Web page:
Poor widows and God’s abundance

In today’s gospel reading, Jesus tells the story of the poor widow who put in two small coins. Jesus praises this woman and sets her in opposition to the scribes who enjoy wearing fancy clothing, sitting in seats of honor, and who ‘devour the houses of widows.’ In Hebrew scripture, for example in Deuteronomy and Amos, the widow is the paradigmatic example of the poor and vulnerable person. A widow in ancient Israel might be poor after her husband’s death if there was no one to provide for her income. Jesus stands in continuity with the tradition of the Deuteronomic code which states that God requires that we give to the widow and the orphan, or the visiting stranger, with an open hand. If we have food and clothing to share, and someone else is in need, we are to share it.

Jesus’ story, though, goes a step further than telling the powerful to care for the vulnerable—although he clearly also has this in mind when he condemns the scribes for “devouring” the houses of widows. Rather, he emphasizes a kind of power that the widow has, even in her powerlessness. It is a mistake to look down on those who are poor or otherwise vulnerable and to assume that they lack power and we possess it, or that they are to be pitied while we praise ourselves for the goods that we possess or the charity that we do. Jesus’ emphasis is quite the opposite: he praises the widow for the power of her generosity, exhibited through her sacrificial gift. The scribes appear to have the power and status, but in the eyes of God it is the poor widow who has the true power, a power to love.

In a way, though, even this kind of generosity is not entirely her own. The first story about a different widow makes this point clear: this widow who provides for Elijah out of her meager leftovers of flour and oil finds that these ingredients are miraculously restored. God never fails to provide for her; the more she gives away, the more she has. In this story, the widow has to make a choice: whether to hold onto what she has until she herself can get more, or to depend entirely upon God to provide. She chooses to trust in God’s generosity to provide where her own means might fail. And God gives, abundantly.

These stories together suggest that the truth is that we are all powerless as human beings, in the sense that nothing that we have to offer to others is something that we ourselves created. Everything we possess, and everything that we are, originally comes from God. The scribes’ mistake—and ours, if we make it, too—is to think that praise and honor are due to us for our own achievements, when instead our attitude ought to be humble gratitude to God for whatever gifts God has given. And then, we are asked to share those gifts with others, humbly, without fanfare.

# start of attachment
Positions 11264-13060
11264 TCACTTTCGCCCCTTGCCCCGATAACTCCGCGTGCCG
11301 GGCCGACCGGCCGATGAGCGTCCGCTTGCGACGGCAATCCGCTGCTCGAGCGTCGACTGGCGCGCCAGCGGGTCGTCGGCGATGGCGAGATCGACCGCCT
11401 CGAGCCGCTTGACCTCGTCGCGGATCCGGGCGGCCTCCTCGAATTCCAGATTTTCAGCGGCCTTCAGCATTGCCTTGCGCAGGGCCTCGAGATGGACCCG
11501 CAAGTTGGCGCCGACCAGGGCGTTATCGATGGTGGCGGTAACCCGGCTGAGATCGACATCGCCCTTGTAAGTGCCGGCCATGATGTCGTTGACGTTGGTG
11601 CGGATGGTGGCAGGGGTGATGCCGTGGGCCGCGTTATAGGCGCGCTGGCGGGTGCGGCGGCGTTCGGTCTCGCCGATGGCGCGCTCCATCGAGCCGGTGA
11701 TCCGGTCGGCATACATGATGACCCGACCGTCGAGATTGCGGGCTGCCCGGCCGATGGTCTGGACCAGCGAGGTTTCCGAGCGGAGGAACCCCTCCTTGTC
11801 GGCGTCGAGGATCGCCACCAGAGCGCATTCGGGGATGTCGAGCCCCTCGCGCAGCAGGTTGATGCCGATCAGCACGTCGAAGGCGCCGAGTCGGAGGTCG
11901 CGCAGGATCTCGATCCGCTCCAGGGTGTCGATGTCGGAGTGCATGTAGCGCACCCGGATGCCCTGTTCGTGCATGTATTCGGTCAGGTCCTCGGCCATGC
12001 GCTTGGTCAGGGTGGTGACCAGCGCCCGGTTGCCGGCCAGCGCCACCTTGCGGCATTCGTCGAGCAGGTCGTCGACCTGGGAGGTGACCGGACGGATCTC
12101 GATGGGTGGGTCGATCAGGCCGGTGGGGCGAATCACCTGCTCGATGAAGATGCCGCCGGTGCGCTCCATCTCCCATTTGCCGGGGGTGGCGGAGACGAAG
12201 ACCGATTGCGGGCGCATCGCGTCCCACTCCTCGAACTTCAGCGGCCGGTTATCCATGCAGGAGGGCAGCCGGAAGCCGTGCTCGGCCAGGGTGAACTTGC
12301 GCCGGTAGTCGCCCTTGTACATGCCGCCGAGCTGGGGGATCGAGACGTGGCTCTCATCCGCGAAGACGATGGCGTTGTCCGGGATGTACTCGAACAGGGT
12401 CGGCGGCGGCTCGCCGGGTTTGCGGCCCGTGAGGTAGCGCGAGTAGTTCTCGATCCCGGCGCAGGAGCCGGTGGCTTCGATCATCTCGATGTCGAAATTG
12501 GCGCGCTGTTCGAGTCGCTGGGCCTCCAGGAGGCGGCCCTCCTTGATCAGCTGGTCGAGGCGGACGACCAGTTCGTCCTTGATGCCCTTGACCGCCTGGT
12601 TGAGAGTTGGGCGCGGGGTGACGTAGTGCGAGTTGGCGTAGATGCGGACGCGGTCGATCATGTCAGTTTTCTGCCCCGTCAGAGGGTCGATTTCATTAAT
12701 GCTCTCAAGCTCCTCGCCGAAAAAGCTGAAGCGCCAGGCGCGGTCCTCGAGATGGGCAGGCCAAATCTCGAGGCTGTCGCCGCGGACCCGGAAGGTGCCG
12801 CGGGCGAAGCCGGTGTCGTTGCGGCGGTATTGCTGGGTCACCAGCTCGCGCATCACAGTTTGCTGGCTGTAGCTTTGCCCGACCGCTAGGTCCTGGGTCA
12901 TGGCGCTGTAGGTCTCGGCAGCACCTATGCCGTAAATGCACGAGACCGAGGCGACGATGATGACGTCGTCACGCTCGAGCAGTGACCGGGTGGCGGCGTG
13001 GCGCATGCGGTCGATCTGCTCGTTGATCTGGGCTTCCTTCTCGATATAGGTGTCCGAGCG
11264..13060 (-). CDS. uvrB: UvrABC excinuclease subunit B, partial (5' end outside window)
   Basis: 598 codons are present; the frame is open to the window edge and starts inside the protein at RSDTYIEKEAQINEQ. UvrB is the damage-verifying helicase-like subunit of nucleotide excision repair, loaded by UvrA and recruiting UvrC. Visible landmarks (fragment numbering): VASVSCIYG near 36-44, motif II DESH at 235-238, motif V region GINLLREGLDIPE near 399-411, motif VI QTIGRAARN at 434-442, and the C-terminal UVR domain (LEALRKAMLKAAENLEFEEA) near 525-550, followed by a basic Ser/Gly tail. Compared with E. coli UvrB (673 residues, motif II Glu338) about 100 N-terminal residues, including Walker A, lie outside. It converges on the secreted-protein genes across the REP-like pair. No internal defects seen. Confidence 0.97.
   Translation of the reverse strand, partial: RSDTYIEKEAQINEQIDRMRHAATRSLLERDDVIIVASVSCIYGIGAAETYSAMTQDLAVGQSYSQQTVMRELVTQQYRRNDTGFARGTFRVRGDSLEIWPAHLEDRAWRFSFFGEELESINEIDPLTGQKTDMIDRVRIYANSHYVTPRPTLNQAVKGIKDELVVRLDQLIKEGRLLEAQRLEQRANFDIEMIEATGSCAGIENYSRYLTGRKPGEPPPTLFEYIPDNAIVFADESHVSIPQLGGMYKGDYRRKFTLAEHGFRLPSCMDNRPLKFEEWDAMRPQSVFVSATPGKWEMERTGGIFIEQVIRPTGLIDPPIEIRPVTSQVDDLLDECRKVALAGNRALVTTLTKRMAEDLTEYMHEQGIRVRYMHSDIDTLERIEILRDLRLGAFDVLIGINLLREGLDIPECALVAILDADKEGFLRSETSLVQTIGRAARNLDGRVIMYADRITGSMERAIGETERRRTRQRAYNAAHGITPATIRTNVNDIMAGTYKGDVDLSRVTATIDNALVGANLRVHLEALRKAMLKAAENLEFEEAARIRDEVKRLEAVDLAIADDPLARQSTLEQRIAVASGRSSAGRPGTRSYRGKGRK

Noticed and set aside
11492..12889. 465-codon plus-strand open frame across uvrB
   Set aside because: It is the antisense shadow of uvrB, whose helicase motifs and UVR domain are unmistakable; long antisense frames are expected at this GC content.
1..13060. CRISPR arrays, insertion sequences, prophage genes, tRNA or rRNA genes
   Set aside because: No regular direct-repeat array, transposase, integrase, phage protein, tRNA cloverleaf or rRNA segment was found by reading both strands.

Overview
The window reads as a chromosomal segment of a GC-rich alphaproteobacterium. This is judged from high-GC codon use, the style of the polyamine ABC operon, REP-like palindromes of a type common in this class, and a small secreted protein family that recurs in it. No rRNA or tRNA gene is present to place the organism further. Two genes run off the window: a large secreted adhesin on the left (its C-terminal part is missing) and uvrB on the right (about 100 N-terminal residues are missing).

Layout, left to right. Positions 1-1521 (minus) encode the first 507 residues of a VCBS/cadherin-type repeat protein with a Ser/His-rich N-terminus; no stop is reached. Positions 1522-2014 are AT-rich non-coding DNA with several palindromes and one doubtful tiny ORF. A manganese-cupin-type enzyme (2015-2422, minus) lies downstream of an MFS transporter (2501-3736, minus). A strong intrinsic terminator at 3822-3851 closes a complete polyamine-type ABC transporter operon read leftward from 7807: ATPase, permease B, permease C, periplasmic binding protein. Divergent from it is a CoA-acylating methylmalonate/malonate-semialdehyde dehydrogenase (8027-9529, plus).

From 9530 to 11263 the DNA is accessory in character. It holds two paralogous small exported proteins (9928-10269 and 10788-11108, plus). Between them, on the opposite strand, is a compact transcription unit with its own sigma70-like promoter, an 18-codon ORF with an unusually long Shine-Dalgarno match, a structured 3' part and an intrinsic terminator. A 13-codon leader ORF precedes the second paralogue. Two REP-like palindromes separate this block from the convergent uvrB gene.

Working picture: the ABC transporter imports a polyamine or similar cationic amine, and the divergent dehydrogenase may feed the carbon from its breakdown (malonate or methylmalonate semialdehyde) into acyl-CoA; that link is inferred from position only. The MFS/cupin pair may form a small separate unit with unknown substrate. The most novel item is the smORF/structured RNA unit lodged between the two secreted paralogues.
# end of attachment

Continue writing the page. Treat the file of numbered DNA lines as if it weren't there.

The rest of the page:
Yesterday’s first reading also resonated with me along similar lines. St Paul expresses  joy that the Philippians have “revived their concern” for him. Paul finds new life in his community of friends, after a time of absence. His words are tender toward his friends and he is glad for this revitalization of relationship, as he has been detained by authorities in Rome. He adds, though, that he has found the secret to remaining at peace, which is to rely on God both in times of need and times of plenty. God is always there to provide Paul with strength and with joy. God is the source of his abundance. So in a way, he has no “need” of the gift, in a deeper and more existential sense. In another way, though, Paul’s freedom to find his sustenance in God is precisely what allows him to experience joy in his friends. Paul’s being grounded in God creates a kind of space for giving and receiving love to enter in.

Paul understands that we human beings are always a gift to one another. As creaturely human beings, we “need” God, and God provides. Then our relationships become a place where generosity, hospitality, kindness and love can be practiced. Paul describes this gift of the Philippians as having left behind a “fragrant aroma” that lingers. It’s a beautiful image—the aroma of a love that lingers even after the moment of gift is gone. This Sunday, it is a lovely image on which to reflect: where are the moments past where God’s gifts of love have touched us deeply, and still linger? Where are we ourselves called to be strengthened in our own lives from this lingering scent of the Lord?